Author Topic: General Strength Training Principles  (Read 5680 times)

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undoubtable

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General Strength Training Principles
« on: August 09, 2011, 01:15:29 am »
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I've done a good amount of reading on strength training and there is one principle that I'm still very unsure of since the answers tend to vary from source to source. I'll start the question from personal experience and then generalize it since I feel it might be easier to understand that way.

With nearly every exercise whether it be squats, rdls, rows, or bench I feel that I generate more power when I do my reps very quickly and get into a nice rhythm that way. When I say quickly, I mean that I almost drop the weight during the eccentric phase, although I feel that its done in a controlled manner. I can definitely say that I generate more power than I would if I executed the exercise in a "strict" fashion because I move the weight with greater speed and the force of the weight does not stop at the end of the concentric movement but instead contributes to an even quicker eccentric action and so the cycle is repeated throughout the set. Not only do I feel that I generate more power when I lift this way, but the neural drive and excitement is greatly elevated. Naturally, I can only lift this way with submax weight in the 60-85% range (just a guess). I'm sure most people experience this.

So the question I have is whether it is optimal to lift this way? I have heard two different viewpoints. One suggests that lifting explosively for power is sport specific because athletic movements occur in the same fashion. While the other suggests that lifting weights is generally not sport specific at all so strength training should focus on placing the muscles under greater tension. If I'm not mistaken, muscles face greater tension when they are under the weight for a longer period of time so this viewpoint naturally recommends lifting in a strict and controlled fashion which will naturally be slower. This viewpoint would typically suggest that the specific movement and power would be developed through the movement itself ie. developing sprinting through sprinting or something close such as bounding.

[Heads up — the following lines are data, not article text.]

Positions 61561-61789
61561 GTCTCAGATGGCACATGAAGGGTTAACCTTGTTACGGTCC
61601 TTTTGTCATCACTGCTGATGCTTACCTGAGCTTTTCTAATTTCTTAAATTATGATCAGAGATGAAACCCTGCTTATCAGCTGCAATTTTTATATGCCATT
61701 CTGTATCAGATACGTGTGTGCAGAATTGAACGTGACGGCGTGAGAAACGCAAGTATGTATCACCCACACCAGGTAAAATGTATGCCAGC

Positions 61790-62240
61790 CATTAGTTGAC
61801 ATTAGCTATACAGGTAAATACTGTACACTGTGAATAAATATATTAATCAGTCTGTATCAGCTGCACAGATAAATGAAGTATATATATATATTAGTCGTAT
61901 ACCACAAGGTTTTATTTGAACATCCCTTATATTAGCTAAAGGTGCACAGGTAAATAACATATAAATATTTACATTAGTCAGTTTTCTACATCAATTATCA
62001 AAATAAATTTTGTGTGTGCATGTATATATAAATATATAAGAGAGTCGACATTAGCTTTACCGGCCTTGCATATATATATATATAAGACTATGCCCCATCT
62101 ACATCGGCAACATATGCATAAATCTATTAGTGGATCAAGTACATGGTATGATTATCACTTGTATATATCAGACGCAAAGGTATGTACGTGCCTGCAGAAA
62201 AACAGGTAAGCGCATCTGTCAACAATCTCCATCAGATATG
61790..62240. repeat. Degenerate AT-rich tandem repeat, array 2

I'm very uncertain on which strength training principle is more accurate since they both seem very reasonable. I prefer the explosive way of lifting because it feels more natural and the neural stimulant resulting from it is much more exciting and enjoyable but I also want to lift the way that will help my performance the most (sprinting faster and jumping higher). What are your thoughts on the matter?

Sorry for the long drawn-out post.
GOALS

Squat 340x3               Power clean 265

BP 225x3                    100m - 11.5

LanceSTS

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Re: General Strength Training Principles
« Reply #1 on: August 09, 2011, 04:46:55 am »
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I've done a good amount of reading on strength training and there is one principle that I'm still very unsure of since the answers tend to vary from source to source. I'll start the question from personal experience and then generalize it since I feel it might be easier to understand that way.